More and more Chinese Immigrants?

Since 2007 Chinese immigrants constitute the largest migrant group in Japan. Their rapid rise in numbers stoked up fears of increasing levels of crime committed by foreigners (Source: MOJ 2007; 2008).

The size of the Korean minority in Japan has historical roots. From 1939 onwards, Japanese firms recruited workers for the war industry from Korea, which had been annexed in 1910. After the end of the Second World War, several hundreds of thousands of Koreans based in Japan for family and economic reasons opted against a return to Korea. Today, together with their descendents, they hold a so-called special permanent residence permit in Japan. Their dwindling numbers are the result of two developments: First, the ageing first generation of migrants is dying; Secondly, many young Koreans opt for naturalization in Japan. Every year several tens of thousands of Koreans of the third and fourth generation accept Japanese citizenship.

Since 2007, the Chinese represent the largest group among non-Japanese citizens of Japan. Their rise in numbers since the early 1990s is proceeding at a rapid pace: In the decade between the turn of the millennium and today, their size doubled to the current population of 600,000 persons. The Chinese minority is one of the groups that profited the most from the revision of the 1990 migration act. It is in particular Chinese students and trainees who seek a resident permit in Japan. Currently more than three quarters of foreign trainees in Japan come from China. In 1990, access to the trainee system, which had been established in the 1980s, was granted also to businesses with less than 20 employees. The trainee system, which is being portrayed as part of Japan’s offical development assistance with the objective of guaranteeing the transfer of technology and knowledge, often provides cheap labour for the textile industry and the agricultural sector. After some harsh international criticism, Japanese trade associations have recently started to plead for its abolition.

Nikkeijin, persons of Japanese descent are yet another group of migrants for whom the 1990 legislative revision has paved the way to Japan. Since 1990, Nikkeijin have profited from a special regulation granting persons of Japanese descent a long-term residency permit with no strings attached in terms of work permit. Nikkeijin migrate to Japan mostly from South American countries, particularly from Brazil and Peru. They are the descendants of former emigrats from Japan: Until 1942, 190,000 Japanese emigrated to Brazil alone; until the end of the 1980s, the Japanese community in Brazil grew, due to an additional influx and families being raised, to over one million persons. Within fifteen years after the 1990 law revision, the Brazilian Nikkeijin population in Japan quintupled to 300,000 persons (MOJ 2007; 2008). Nikkeijin currently constitute, next to the trainees, an additional pool of cheap labour. They mostly work in the automobile and electrical industry.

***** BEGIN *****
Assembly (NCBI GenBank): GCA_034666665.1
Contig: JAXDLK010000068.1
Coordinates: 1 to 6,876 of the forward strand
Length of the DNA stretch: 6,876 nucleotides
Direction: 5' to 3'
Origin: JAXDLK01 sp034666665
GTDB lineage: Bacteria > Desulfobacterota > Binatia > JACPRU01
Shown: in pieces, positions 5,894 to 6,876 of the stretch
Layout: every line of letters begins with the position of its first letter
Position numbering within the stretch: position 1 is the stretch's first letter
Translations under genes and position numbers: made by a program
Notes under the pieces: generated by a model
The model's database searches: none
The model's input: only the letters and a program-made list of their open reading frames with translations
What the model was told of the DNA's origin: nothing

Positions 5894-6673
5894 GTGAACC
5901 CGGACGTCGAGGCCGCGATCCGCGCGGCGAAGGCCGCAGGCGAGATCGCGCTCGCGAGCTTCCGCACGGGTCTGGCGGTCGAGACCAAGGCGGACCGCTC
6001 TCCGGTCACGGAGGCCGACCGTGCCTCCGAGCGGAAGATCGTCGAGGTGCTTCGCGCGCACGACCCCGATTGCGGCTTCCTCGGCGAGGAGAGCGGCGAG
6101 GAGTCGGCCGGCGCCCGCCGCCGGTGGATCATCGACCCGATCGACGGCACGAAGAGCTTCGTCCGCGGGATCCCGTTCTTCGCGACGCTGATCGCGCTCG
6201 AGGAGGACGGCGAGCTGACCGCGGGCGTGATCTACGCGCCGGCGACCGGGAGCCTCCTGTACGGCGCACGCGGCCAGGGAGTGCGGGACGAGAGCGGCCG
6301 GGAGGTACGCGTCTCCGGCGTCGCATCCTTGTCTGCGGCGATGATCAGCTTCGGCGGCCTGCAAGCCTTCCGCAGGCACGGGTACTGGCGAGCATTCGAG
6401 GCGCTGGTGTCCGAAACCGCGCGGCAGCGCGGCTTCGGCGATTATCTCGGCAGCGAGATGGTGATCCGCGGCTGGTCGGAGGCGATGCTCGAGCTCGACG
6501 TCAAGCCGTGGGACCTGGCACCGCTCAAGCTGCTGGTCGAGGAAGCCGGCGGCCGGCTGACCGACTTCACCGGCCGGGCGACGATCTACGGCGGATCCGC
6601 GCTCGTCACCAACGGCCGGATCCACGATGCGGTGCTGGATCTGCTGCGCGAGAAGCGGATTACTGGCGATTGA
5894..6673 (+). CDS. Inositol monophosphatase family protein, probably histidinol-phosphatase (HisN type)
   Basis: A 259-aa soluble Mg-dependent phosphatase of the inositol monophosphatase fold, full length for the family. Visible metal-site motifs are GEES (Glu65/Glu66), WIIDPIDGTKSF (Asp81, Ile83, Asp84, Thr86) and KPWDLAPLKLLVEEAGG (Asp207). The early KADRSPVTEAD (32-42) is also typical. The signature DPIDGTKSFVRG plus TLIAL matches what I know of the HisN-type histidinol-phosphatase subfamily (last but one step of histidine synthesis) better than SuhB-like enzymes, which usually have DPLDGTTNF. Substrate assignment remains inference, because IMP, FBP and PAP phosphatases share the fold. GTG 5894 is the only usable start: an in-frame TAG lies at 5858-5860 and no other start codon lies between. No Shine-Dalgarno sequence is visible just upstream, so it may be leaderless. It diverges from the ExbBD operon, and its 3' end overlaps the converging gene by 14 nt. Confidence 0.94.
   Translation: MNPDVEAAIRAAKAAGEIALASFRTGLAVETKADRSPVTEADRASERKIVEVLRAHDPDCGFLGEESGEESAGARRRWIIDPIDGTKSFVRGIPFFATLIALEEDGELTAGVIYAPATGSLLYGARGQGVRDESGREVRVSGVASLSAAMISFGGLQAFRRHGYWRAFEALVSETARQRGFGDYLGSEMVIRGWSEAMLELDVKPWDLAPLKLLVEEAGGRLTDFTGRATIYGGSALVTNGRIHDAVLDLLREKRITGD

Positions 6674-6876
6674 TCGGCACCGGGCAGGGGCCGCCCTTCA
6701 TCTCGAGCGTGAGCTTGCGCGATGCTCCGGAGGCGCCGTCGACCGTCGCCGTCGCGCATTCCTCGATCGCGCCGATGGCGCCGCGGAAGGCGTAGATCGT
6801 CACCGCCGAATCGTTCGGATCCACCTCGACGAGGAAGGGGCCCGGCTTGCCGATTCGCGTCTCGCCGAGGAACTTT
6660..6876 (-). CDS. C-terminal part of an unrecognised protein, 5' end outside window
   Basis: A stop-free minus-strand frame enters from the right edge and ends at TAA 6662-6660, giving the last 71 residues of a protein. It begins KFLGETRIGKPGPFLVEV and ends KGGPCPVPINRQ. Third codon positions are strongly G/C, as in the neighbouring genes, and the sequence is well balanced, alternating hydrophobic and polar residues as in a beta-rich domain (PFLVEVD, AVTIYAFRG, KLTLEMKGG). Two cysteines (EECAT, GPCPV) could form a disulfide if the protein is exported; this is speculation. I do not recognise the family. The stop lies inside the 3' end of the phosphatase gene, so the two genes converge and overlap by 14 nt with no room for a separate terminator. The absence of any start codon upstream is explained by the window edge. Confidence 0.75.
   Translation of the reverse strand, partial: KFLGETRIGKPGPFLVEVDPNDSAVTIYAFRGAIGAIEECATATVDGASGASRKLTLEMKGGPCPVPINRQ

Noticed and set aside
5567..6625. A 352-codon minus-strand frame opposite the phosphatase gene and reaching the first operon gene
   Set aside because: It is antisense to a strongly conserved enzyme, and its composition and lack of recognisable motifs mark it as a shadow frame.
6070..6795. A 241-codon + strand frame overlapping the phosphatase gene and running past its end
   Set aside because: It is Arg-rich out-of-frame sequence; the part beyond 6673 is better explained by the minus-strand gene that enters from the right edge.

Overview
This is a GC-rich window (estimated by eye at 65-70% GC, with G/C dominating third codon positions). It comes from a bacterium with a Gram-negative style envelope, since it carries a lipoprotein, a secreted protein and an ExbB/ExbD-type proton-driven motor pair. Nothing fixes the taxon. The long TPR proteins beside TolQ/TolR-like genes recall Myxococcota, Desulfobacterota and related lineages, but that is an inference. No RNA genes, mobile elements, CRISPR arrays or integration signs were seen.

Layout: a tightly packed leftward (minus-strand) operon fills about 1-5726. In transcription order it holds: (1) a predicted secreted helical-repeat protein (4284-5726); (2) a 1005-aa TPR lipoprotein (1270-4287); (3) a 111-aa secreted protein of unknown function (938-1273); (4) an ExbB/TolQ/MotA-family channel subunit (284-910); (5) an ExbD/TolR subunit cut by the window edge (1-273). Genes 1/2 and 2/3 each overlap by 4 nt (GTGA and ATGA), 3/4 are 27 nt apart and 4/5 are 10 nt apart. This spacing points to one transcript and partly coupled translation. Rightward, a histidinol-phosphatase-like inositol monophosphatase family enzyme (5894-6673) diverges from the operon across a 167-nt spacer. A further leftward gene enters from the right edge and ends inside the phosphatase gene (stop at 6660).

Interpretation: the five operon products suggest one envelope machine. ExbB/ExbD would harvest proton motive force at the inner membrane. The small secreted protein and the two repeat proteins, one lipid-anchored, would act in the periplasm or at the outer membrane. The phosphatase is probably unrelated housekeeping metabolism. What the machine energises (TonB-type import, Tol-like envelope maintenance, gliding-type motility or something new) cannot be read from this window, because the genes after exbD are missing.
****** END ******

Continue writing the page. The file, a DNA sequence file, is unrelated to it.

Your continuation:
While the official directive of Japanese migration policy provides for only temporary highly skilled migration, reality shows a completely different picture. Breaking down Japan’s migrant population into categories of residence permit, it becomes apparent that 64.8 per cent of all migrants to Japan posses a permit to permanent residence (mostly Koreans) or long-term residence (mostly Nikkeijin), or rather hold an unlimited residence permit as family members of Japanese citizens. The acquisition of a residence permit by these visa categories does not require any proof of a higher vocational qualification. Moreover, if the 14.2 per cent of different groups of students and trainees is also taken into account, the amount of low qualified labourers of other nationalities in Japan reaches as high a figure as 79 per cent (Figure 7).

Residence status of migrants in Japan



In contrast to Japan's official political directives, most migrants possess a residence permit with a long-term perspective and with no restrictions on the work permit (Source: MOJ 2007; 2008).

Literature / Links


Campbell, John Creighton (2008): Politics of Old-Age Policy-Making. In: Coulmas, Florian; Conrad, Harald; Schad-Seifert, Annette; Vogt, Gabriele (eds.): The Demographic Challenge. A Handbook about Japan. Leiden/Boston: Brill, pp. 653–665.

Coulmas, Florian / Conrad, Harald / Schad-Seifert, Annette / Vogt, Gabriele (eds., 2008): The Demographic Challenge. A Handbook about Japan. Leiden/Boston: Brill.

Deutsches Institut für Japanstudien (DIJ), www.dijtokyo.org.

Kingma, Mireille (2006): Nurses on the Move. Migration and the Global Health Care Economy. Ithaca/London: Cornell University Press.

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MOJ, Ministry of Justice (2007): Immigration Control 2007. www.moj.go.jp/NYUKAN/nyukan68.html.

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NIPSSR, National Institute for Population and Social Security Research (2006): Population Statistics of Japan 2006. www.ipss.go.jp/p-info/e/PSJ2006.pdf.

OECD, Organisation for Economic Co-Operation and Development (2007): International Migration Outlook. SOPEMI 2007 Edition. Paris: OECD Publications.

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UNPD, United Nations Population Division (2000): Replacement Migration: Is it a Solution to Declining and Ageing Populations? www.un.org/esa/population/publications/migration/migration.htm.

Vogt, Gabriele (2007): Closed Doors, Open Doors, Doors Wide Shut? Migration Politics in Japan. In: Japan aktuell. Journal of Current Japanese Affairs, 5/2007, pp. 3–30. www.aai.uni-hamburg.de/japan/Personal/docs/Vogt/20071001ja-Studie-Vogt.pdf.

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last update: November 2010